Labor costs (ease of management). In addition to any specialized skills you might need to adjust for non-standard databases, databases need administration staff to monitor and manage them, both to tune the database so that its performance does not deteriorate over time and to manage their use of resources. Products vary. Some products require fairly constant DBA attention while others have automation facilities that result in minimal (almost zero) requirement and hence a much lower labor cost.
Customer attrition (performance limits). Like trucks and airplanes, databases can only go so fast given a particular load. A database that is too slow for the work it needs to do is worse than useless as it will need to be replaced or you’ll begin to suffer customer attrition. Databases that perform well under a wide range of workloads – and can adjust their ability to support customer growth or spikes – are inherently more useful and hence better value for money. Where a database offers a very broad range both in terms of data volumes and performance it is generally referred to as highly scalable.
More customer attrition (availability). If your customers can’t use your product when they want to, they’ll find another product. Availability is simply a measure of how often a database is out of commission due to failure of one kind or another. Where availability is inadequate for business requirements, the cost of downtime is the cost of the lost business caused by downtime. In an increasingly 24/7 world, this cost seems to rise each year for most businesses. For a large organization, the average cost of the failure of a business critical application is likely to be in the region of $1 million per hour. For a web-based business like, say Twitter or Facebook, it will be far greater than that.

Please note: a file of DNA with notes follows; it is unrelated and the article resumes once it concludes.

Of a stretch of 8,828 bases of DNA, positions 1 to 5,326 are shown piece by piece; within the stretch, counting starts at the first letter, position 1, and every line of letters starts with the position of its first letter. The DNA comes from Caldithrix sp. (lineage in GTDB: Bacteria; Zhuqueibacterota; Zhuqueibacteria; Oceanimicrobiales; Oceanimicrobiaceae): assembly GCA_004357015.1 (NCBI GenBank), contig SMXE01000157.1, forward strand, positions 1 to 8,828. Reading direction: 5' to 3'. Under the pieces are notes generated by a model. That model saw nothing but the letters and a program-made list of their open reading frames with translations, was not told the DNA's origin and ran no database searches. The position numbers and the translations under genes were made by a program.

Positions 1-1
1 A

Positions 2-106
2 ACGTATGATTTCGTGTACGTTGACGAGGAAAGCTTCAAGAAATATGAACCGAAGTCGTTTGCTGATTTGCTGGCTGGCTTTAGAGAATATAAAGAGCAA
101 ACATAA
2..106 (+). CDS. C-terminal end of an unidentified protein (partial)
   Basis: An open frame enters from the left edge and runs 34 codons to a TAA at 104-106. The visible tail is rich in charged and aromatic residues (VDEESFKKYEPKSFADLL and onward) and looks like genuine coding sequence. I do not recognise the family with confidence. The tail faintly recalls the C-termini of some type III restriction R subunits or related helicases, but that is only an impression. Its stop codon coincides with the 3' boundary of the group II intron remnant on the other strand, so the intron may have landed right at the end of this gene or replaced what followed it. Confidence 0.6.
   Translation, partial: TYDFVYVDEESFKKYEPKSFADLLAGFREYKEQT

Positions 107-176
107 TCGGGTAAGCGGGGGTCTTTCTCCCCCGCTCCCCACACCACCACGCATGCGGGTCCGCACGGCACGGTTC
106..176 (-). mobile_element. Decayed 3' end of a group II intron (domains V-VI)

Lack of flexibility (distributability). The ability of a database to be easily distributed across multiple data centers or between the cloud and a data center can be very important. Very few databases are well engineered for this kind of capability, but for those which are, the cost of delivering high availability and disaster recovery is much lower and the ability to migrate data or databases from one geographic location to another is also much lower. This can be particularly important for SaaS applications that run primarily in the cloud, but might need also need to run on premise.
The cost of weak database capability in some areas, particularly the last one mentioned, is difficult to put a price on. This brings us to the question of how to use this list.
Using This TCO List
The only indirect costs that matter are those that you will actually pay. If you simply want a place to put data and you have no need for some of the capabilities discussed above, then the direct database cost is all that matters. However as soon as you have a genuine requirement for some of the above capability, you need to consider the TCO according to what the database can actually do and how well it can do it. All of this is contextual.
However, you also need to have an eye for the strategic. For example, if you select an elastic SQL database like NuoDB, data mobility and relocation will never be a problem. The cost of living without that, if you really need it, escalates over time. This speaks to the fact that if you are making an important database decision, you need to consider the long-term role of the product rather than just the first few applications of it.
Published at DZone with permission of Robin Bloor, DZone MVB. See the original article here.